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George Friderich Handel
12 Solo Sonatas, op. 12
Pavlo Beznosiuk violin; Rachel Brown, flute & recorder; Frank de Brione, oboe; Richard Egarr, harpsichord

Review By Wayne Donnelly
Click here to e-mail reviewer

  The opportunity to hear the Opus 1 of this great Baroque composer led me to request this set for review, and I have not been sorry to spend time with it. Although Handel is more commonly associated with concerted instrumental  works, oratorios and operas, these intimate sonatas -- variously for violin, flute, recorder and oboe with harpsichord accompaniment -- are charming works that show us a skilled and imaginative composer from the earliest days. The CD booklet discusses various issues of authorship, and scholars of the period may be concerned about those details. But for most of us, this set's appeal lies in the animated performances heard throughout.

The cover, which credits The Academy of Ancient Music led by Richard Egarr, is somewhat misleading. While all four of these fine musicians are associated with that marvelous period-instrument ensemble, and Egarr often leads them (as in the recently reviewed set of Bach's Brandenburg Concertos), there is no tutti here. I guess the AAM brand name might increase the box-office potential of this release.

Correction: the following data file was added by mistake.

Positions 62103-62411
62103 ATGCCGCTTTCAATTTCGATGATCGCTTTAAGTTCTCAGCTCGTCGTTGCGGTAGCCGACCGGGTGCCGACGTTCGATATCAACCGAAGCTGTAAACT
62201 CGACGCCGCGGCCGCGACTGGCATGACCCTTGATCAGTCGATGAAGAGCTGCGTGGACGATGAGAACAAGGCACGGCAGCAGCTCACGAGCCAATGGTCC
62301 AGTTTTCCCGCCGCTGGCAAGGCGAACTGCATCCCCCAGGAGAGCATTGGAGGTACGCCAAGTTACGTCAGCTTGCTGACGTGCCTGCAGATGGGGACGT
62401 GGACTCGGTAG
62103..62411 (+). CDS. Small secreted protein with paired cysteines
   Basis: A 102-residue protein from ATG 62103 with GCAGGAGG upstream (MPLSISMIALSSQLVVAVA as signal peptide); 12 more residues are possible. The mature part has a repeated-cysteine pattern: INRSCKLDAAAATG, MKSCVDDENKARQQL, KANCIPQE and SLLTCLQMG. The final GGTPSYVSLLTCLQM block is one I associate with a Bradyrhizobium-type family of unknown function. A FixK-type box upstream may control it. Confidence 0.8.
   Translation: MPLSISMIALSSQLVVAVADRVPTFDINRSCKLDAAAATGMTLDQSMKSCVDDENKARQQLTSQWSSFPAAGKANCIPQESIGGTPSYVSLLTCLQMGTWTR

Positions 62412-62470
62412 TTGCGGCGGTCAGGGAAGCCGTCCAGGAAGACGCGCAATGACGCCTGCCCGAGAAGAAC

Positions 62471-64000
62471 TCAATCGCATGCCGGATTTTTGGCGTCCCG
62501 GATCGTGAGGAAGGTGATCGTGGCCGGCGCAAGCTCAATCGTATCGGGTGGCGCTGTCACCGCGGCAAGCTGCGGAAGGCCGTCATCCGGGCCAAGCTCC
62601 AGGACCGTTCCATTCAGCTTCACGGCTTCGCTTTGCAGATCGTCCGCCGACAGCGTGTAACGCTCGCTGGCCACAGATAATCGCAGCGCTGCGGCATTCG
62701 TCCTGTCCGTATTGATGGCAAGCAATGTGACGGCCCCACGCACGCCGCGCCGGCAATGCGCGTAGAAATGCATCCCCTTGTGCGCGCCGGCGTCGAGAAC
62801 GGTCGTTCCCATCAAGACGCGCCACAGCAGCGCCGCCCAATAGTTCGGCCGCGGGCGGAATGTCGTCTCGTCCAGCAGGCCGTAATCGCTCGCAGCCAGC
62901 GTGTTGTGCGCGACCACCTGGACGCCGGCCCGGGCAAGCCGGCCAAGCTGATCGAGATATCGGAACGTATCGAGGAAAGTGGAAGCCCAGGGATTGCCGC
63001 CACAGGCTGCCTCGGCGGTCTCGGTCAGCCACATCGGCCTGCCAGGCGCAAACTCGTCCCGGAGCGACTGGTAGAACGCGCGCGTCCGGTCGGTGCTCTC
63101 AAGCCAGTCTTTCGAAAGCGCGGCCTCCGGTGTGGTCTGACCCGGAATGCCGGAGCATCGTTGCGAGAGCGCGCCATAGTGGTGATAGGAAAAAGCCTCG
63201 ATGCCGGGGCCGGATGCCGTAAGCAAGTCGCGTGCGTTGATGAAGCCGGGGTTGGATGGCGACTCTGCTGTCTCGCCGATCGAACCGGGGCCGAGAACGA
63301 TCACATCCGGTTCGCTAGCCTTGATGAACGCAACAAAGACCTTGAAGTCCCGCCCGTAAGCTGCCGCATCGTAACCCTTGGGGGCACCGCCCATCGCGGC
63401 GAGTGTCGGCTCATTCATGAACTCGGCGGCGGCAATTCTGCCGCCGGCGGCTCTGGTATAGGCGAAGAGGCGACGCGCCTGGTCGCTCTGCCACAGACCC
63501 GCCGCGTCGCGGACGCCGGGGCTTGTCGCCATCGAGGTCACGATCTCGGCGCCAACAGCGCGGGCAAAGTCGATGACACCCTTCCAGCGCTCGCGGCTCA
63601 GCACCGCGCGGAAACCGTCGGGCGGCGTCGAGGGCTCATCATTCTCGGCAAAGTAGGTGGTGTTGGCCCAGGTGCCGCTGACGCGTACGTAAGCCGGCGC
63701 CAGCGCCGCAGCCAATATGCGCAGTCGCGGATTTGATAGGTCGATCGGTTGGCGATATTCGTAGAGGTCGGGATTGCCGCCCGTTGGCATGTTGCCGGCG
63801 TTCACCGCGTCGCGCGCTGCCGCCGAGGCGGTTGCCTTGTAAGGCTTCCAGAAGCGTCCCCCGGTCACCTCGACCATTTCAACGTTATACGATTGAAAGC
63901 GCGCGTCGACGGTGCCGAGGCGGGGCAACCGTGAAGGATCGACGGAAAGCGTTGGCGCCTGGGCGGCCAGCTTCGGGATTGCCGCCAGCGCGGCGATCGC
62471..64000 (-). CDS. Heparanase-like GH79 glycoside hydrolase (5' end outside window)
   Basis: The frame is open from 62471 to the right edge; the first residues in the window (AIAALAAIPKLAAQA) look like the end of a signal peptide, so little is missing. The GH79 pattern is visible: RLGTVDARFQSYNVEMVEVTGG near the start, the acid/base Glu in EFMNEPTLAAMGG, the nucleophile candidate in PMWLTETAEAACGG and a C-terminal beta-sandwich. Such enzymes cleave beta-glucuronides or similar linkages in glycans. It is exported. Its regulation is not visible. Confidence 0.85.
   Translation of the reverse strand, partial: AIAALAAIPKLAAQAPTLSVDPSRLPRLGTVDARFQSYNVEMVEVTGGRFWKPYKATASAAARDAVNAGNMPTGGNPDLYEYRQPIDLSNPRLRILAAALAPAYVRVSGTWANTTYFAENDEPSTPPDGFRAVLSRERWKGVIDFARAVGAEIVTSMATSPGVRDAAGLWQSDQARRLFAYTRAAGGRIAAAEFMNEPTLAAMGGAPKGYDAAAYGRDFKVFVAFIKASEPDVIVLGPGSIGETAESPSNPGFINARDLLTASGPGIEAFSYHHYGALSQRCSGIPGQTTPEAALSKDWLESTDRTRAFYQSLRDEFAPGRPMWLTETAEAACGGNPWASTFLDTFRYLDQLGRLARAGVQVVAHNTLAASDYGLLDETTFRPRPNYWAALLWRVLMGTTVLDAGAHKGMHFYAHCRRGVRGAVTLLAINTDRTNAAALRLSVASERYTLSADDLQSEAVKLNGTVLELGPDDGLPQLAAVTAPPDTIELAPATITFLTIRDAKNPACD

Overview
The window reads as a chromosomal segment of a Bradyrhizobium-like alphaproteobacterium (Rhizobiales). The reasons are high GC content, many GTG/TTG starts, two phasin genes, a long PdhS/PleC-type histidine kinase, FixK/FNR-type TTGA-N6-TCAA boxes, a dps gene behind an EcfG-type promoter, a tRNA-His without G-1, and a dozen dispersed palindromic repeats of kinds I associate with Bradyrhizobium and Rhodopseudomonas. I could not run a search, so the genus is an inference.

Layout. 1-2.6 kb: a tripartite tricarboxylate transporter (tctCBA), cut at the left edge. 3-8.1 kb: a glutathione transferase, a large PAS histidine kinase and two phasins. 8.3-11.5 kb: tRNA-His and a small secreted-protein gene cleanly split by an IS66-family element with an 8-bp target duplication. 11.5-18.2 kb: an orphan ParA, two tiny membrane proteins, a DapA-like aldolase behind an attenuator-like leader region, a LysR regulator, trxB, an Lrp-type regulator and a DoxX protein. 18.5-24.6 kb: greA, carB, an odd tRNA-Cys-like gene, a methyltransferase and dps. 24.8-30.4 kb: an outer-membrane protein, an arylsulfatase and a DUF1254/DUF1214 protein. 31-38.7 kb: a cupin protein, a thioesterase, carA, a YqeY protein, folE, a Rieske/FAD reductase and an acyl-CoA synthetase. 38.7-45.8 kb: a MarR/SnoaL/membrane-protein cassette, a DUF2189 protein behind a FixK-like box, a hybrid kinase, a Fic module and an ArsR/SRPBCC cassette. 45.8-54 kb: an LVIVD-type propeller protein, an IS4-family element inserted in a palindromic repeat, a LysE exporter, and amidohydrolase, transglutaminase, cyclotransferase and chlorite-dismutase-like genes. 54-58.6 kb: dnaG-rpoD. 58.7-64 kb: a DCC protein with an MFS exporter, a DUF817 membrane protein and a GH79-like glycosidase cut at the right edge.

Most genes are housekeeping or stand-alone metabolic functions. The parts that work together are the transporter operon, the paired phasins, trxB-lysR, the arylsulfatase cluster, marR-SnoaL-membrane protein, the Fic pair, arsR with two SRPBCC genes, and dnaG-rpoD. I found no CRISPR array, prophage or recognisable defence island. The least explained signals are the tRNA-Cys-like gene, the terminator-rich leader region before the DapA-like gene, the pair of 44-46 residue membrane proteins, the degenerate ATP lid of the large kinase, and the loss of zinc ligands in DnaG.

As I would expect from musicians of this pedigree, the playing is gorgeous -- by turns vivacious and serene. Here and there I hear passages reminiscent of later, better-known compositions. But in general these quiet, well-crafted pieces do not call attention to themselves, although they have sufficient substance to reward careful listening. And the recorded sound, as usual from this label, is crystal-clear, capturing vividly within an appropriate acoustic the timbres of the period instruments.

The appeal of this set will be to lovers of 18th-century music, especially those who are curious about the composer's earliest work. As I have mentioned in the past when reviewing such collections, I suggest playing no more than a couple of these sonatas at a single session. Otherwise, one runs the risk of letting the music become aural wallpaper. The composer and performers deserve better than that!

 

 

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